I. Creation Myths in the Early Vedas
(Video Clip: Churning the Cosmic Ocean)
Cosmogony: explanation of how things got started; tell us something about the living nature of the world; a form of asking and answering philosophical questions
1. Indra slays Vrtra:
a. Early Vedic religion was polytheistic yet strove for deeper understanding of the world
b. Interpret the myth in its owns terms (i.e., within its own software)
c. The categories of “non-existence” and “existence” – primordial, undifferentiated, inertia, passive state of potential (chaos) / differentiated, active and creative process of becoming (order)
d. Vrtra: darkness and bondage, keeps the waters trapped in his belly (or within a mountain around which he is wrapped). Water as primordial condition. Indra: powers of existence, creation, order in the world
Indra overcomes Vrtra: Reaching to
the heart of creative potential to release it into activity and order.
The cosmogony is a myth about the first time. But not
the one and only time. It is also
about the ongoing and dynamic nature of the world. Moving from passive to active and back
again. How to maintain the world in its
ongoing process of becoming.
2. Churning of the Primordial waters – reaching the heart of creative potential, life itself. Source of all things.
Asuras and devas – all joined
together with all things in the original unity of being.
3. The Hymn of Origins
a. Philosophical speculation embodied in narrative form: Wondering about the ultimate nature and source of all things: what lies beyond ordinary experience? What prior reality unites existence and non-existence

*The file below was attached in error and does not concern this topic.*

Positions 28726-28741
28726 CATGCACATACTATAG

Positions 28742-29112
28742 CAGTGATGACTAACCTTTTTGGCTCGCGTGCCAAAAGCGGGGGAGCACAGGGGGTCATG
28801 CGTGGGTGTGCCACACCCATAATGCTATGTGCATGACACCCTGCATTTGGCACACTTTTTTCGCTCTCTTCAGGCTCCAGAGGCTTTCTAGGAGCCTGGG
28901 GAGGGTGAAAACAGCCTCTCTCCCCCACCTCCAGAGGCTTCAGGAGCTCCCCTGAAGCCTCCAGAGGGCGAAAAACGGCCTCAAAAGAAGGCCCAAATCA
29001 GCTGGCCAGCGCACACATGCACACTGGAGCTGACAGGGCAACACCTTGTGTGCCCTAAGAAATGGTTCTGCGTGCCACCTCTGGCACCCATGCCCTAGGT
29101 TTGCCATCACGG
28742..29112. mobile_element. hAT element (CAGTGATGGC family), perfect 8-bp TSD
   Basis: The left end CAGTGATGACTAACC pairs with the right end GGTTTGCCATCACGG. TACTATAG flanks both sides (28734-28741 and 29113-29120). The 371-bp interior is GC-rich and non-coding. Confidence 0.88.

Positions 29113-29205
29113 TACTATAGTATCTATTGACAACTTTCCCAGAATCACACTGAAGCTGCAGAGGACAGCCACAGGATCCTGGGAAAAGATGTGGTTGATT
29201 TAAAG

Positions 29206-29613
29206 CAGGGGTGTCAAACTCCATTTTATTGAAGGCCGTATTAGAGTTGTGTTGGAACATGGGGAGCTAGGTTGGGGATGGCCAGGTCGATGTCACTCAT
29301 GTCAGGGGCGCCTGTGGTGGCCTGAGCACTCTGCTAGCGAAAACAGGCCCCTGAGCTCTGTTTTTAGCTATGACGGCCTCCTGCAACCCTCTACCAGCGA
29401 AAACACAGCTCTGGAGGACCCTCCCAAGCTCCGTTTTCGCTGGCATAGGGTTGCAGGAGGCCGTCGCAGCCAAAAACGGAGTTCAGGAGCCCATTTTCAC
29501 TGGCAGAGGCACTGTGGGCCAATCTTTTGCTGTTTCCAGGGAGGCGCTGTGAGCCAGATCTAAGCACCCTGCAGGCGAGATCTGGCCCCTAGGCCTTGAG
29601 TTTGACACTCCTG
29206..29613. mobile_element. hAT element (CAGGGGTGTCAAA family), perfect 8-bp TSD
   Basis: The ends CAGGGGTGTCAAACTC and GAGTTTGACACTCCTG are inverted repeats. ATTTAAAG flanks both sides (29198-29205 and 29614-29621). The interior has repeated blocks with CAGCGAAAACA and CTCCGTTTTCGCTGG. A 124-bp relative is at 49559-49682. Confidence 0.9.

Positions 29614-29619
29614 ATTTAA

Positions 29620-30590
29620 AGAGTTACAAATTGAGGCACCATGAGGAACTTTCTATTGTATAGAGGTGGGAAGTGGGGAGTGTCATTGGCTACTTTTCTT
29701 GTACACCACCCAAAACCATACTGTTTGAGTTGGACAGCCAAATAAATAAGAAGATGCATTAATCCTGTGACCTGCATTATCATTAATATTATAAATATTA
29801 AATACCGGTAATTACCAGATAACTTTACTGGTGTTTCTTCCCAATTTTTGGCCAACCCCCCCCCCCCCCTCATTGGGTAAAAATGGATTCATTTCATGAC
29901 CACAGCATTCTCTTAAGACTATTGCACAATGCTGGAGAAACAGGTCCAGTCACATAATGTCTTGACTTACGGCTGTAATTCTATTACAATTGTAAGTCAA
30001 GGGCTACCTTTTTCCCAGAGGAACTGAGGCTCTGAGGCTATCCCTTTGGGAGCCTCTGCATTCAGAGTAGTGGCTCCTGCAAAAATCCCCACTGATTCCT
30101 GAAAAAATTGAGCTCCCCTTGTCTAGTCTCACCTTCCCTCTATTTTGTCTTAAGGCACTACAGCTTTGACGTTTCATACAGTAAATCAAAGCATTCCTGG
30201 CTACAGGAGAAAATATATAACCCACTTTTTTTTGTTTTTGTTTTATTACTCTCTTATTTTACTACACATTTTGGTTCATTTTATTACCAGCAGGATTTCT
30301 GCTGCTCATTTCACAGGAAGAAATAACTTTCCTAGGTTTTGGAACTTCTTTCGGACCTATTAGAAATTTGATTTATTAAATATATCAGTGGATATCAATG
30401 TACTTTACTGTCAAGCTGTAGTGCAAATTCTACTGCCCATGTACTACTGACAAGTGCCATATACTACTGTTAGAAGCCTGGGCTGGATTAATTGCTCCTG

The One behind the Many: India’s question: What is the relationship
between absolute unity and infinite and
Purusha Sukta &
a. (In Groups: try to state some of the passages’ meanings; raise a few questions that will lead you into further unlocking the worldview it comes from)
i. As microcosm
ii. As creative paradigm of all existence
iii. As means of maintaining the worlds creative and ordered processes
As a celebration
c. Rta: principles of order and process that govern the world
d. Once again: The One and the Many
i. Compare to the image of Nataraja: Embodies the absolute and unchanging origin and the multitudinous, creative and dynamic world
Two uses of the word “veda”: whole body of revealed texts; earliest layers
of vedic literature (samhita). Veda = cognate of English “wisdom” or “wit”
Shruti and Smrti: two categories of sacred text
3. From oral traditions to text.
An ancient system of double-checking: the texts learned and recited in two forms
(with sandhi, without sandhi)
4. The Four Samhitas:
a. Rigveda: hymns of praise (ric). 1028 hymns, ten divisions or books. Composed in Sanskrit, early as 1200 BCE.
b. Samaveda: collections of songs (samans) based on Rigveda with instruction on recitation
c. Yajur Veda (white and black): incantations (yajuses) and verse recited during ceremony, declaring purpose and meaning of each act.
Artharvaveda (Artharvans, medical practitioners): hymns and incantation
for spells and magic formulas Ritual
function: mantra (verses used in liturgy) and brahmana
e. Each constitutes a branches (sakha) to which all subsequent Vedic texts attach